Prenatal Executions: Ridding the World of People with Down Syndrome

Today’s New York Times reports a chilling statistic: “About 90 percent of pregnant women who are given a Down syndrome diagnosis have chosen to have an abortion.” As a result of this situation, a group of parents of children with Down Syndrome are trying to convince pregnant women not to kill their unborn babies with Down Syndrome.

One of the ways these parents are intervening is by getting involved in prenatal counseling. The parents are offering to let expecting families meet with their Down Syndrome children. At one such meeting, Sarah Itoh (a child with Down Syndrome) told a roomful of genetic counselors and obstetricians, “I am so lucky I get to do so many things. I just want you to know, even though I have Down syndrome, it is O.K.”

There is a real problem with how this piece frames the issue and what’s at stake in our culture. The article suggests that it is a “cultural skirmish over where to draw the line between preventing disability and accepting human diversity.” But what thinking person could possibly describe the conflict in this way. This clash is not about “preventing disability.” That’s a euphemism that every rational person should reject. It’s about whether or not we should execute disabled persons before they can become a “burden” to their parents and society.

On this issue Christians must offer a prophetic word to the culture. All people are created in God’s image (including people with Down Syndrome) and are thereby to be treated with the dignity that God commands towards those who bear His image. To kill innocent humans because they are inconvenient or unwanted is an assault on the image of God.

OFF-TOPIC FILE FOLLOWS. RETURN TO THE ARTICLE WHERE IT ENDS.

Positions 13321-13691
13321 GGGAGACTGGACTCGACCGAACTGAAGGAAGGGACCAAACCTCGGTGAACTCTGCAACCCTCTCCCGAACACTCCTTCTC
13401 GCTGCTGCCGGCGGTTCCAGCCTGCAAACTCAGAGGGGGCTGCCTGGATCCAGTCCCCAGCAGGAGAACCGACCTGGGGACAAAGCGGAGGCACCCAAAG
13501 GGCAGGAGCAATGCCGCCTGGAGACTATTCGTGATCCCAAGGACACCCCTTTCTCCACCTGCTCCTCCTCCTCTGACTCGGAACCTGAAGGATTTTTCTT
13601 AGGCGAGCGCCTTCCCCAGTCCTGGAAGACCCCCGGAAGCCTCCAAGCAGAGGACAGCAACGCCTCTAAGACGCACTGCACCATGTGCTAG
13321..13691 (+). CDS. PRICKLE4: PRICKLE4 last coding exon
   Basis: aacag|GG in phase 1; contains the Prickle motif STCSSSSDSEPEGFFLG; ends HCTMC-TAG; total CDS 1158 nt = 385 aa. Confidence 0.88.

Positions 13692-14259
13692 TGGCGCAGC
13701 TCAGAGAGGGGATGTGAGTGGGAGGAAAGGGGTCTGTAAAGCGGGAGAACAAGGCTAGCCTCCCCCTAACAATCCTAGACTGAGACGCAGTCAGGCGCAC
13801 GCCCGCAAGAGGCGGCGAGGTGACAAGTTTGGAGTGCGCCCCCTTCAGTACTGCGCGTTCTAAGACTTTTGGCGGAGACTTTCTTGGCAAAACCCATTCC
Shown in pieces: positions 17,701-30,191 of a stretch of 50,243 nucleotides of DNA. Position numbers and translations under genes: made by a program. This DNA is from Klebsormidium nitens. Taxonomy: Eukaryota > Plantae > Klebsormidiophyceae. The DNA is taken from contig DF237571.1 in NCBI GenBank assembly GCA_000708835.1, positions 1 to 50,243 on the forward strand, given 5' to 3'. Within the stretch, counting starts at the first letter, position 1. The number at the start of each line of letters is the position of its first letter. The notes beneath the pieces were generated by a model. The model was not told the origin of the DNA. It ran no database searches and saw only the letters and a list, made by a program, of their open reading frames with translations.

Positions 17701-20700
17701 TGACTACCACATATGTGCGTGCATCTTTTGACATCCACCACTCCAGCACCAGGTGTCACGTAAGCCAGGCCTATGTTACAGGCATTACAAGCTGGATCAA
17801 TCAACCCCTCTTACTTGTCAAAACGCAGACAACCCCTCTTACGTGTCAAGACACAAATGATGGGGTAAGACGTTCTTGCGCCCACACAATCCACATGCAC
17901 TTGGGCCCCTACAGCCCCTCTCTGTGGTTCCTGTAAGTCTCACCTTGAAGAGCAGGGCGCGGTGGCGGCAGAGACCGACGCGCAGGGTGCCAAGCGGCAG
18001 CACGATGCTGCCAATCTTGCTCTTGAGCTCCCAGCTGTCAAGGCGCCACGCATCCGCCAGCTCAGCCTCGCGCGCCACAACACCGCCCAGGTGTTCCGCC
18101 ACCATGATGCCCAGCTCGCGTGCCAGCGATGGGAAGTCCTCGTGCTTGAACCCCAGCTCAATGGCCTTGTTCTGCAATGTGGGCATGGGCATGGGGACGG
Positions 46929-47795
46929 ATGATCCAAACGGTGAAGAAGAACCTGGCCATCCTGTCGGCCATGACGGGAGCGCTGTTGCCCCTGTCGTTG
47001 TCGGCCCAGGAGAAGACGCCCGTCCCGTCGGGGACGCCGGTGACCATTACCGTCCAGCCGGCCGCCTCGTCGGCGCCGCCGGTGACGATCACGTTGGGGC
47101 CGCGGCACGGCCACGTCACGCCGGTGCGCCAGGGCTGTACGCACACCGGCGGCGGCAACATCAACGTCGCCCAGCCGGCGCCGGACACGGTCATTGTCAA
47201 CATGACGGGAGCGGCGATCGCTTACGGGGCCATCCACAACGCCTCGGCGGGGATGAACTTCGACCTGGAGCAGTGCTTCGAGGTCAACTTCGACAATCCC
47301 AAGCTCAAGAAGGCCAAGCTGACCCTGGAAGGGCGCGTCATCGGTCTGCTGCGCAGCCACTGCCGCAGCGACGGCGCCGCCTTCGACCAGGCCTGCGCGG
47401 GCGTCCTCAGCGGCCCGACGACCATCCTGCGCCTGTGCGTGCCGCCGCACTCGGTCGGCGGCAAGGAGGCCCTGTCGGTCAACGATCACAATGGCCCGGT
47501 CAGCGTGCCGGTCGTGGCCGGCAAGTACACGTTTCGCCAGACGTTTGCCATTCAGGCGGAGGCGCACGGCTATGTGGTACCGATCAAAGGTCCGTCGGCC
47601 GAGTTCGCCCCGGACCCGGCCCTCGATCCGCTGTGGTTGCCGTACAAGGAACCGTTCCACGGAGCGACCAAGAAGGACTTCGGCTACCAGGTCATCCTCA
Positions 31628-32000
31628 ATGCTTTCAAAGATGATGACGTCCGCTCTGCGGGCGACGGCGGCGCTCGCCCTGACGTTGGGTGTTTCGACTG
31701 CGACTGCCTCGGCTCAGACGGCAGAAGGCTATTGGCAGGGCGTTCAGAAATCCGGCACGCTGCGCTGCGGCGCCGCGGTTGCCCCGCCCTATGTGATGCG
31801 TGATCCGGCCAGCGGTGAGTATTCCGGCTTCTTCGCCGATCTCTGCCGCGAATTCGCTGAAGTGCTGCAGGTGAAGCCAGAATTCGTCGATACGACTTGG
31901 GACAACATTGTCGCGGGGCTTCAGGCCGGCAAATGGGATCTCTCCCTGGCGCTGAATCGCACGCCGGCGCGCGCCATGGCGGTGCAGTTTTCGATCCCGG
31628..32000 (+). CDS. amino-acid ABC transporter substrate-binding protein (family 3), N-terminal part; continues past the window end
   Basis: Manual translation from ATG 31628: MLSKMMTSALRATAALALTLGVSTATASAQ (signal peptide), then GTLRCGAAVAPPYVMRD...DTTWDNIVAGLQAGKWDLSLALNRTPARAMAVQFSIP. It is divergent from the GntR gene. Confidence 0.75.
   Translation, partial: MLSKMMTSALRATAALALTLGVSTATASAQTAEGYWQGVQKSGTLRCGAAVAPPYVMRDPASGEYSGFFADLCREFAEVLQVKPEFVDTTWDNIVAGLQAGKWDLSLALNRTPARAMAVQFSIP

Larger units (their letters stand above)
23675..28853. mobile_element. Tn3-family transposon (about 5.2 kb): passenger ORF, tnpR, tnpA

A just community does not execute people who are financial and emotional burdens to their families or to society. On the contrary, a just community tries to find ways to care for them. Why would we treat people with Down Syndrome any differently?

“Prenatal Test Puts Down Syndrome in Hard Focus” – New York Times


  • chris haw

    this is very interesting–and sad.

    on this point, denny, we certainly match up: life. it is holy, even when (maybe even “especially when”) it requires care-taking. on this issue, i’m seeking to find a consistent pro-life posture.

    i hope yoder went well for you. i’d love to hear.

    chris haw

  • HeroicLife

    Choosing to have a retarded child is a moral atrocity. There’s no way to get around the fact that Down syndrome causes suffering in everyone involved. The parents who support bringing more people burdened with this illness into the world only want to extend their and their children’s suffering to everyone else. They should be named for what they are – evil.

    Every child should be loved and valued – but a fetus is not a child until he or she is born – and what kind of perverted monster do you have to be to want your children to suffer their entire life? Only the religious dogma behind the hypocritical “culture of life” is capable of sinking people to this level.

  • Jen Strange

    Amy Laura Hall wrote a tremendously compelling essay on this same shocking statistic four years ago: “Making Prenatal Choices” is a biting criticism on those who presume that a prenatal diagnosis like Down Syndrome will inevitably result in a shameful life full of suffering. On the contrary, many among us who might have seemed “less than perfect” if we’d had a window on their sheltering wombs go on to glorify God in countless ways–not least of which by demonstrating how God loves difference in His Church.

    Regardless, Hall’s point is that Christians have the special privilege of extending “hospitality” to all sorts of humans, from the womb to the grave. I recommend the essay to all who share a dropped jaw at the statistic reported above.

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